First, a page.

New Teacher Certification Regulations: New hoops, hurdles, rules and terminology
Gone are the terms “provisional” and “permanent” for people applying for new certificates; in are the terms “initial,” “transitional” and “professional” certification. Local leaders need to be keenly aware of these changes for they will have profound impact on our newer members for years to come.
Who is impacted?
· All candidates applying for NYS teachers’ certificates on or after February 2, 2004.
· Teachers holding valid Provisional Certificates may still seek Permanent Certification for those provisional certificate titles under the “old” regulations.
· Teachers holding Permanent Certification are not affected unless they apply for additional
What will the new certificates be called and for how long are they valid?
· Initial: Valid for five years from effective date
· Transitional: Valid for three years from effective date
· Professional: Continuously valid provided that the professional development requirements are met.
To whom does each certificate apply?
· Initial: Generally, candidates who are completing baccalaureate or higher degree programs and who have also completed required coursework and student teaching; and who have passed New York State certification tests.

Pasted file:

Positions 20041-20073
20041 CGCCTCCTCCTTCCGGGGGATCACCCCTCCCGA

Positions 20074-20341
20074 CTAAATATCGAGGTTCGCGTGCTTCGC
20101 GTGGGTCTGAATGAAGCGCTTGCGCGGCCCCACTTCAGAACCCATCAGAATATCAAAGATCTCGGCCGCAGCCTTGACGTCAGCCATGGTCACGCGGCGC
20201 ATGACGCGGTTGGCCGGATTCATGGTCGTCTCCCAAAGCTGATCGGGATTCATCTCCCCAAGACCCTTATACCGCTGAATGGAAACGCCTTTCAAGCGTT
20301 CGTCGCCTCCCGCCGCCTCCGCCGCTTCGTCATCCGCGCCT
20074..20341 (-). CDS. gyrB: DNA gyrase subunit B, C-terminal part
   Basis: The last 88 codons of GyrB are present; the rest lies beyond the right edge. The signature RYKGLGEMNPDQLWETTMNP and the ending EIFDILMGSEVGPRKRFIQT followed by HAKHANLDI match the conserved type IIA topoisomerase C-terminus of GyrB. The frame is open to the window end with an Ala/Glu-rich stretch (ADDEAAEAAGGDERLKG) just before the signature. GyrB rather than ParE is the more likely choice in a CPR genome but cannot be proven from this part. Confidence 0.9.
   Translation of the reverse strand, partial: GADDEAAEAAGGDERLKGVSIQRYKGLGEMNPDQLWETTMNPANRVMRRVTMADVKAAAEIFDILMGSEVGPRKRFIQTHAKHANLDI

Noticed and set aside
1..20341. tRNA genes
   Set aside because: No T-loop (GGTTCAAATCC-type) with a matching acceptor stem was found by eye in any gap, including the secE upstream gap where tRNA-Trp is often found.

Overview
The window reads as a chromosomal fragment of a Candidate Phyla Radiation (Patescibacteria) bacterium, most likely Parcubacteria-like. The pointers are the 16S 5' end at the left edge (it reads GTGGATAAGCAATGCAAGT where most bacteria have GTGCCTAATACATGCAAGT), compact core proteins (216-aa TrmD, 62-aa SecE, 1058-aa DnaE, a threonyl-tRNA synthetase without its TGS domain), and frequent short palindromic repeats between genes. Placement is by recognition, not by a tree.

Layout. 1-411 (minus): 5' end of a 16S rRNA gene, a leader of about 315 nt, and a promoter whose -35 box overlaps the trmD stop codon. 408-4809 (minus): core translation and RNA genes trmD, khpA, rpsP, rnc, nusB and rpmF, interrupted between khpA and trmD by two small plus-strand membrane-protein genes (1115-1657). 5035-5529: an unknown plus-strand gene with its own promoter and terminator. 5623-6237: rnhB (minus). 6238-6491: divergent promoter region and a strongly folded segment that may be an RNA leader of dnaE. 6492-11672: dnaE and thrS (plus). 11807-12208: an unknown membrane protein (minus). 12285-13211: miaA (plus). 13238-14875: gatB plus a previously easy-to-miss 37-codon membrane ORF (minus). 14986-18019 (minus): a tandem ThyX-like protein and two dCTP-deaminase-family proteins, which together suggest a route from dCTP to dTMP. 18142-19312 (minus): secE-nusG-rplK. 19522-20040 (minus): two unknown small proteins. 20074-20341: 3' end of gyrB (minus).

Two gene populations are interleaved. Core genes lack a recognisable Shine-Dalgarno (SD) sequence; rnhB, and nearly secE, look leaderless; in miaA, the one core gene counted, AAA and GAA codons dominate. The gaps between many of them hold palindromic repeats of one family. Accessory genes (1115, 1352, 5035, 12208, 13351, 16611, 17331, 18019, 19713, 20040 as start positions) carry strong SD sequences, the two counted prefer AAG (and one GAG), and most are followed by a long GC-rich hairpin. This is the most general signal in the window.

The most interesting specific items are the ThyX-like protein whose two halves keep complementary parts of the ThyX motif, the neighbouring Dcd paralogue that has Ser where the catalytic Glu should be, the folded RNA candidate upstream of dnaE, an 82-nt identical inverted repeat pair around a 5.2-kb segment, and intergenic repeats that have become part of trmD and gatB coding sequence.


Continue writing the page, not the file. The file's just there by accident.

· Transitional: Alternative certification candidates with a commitment of employment from a school district
· Professional: Candidates holding initial or transitional certificates and meeting the additional education and experience requirements for the professional certificate.
What are the certificate requirements?
· Baccalaureate degree;
· Coursework in liberal arts and sciences, certification area and pedagogy (including student teaching); and
· LAST (Liberal Arts and Sciences Test);
· ATS-W (Assessment of Teaching Skills Test);
· CST (Content Specialty Test) – Except for certification in speech and language disabilities
· Master’s degree;
· Three years of teaching experience including one year mentored teaching experience; and
· No examinations (CST required for speech and language disabilities)
How will certificate titles be different than under the “old” regulations?
Titles will be aligned with both school subjects and school grade levels in narrower ranges than the “old” regulations.
For more information, see NYSUT Information Bulletin No. 200510, Mar. 05,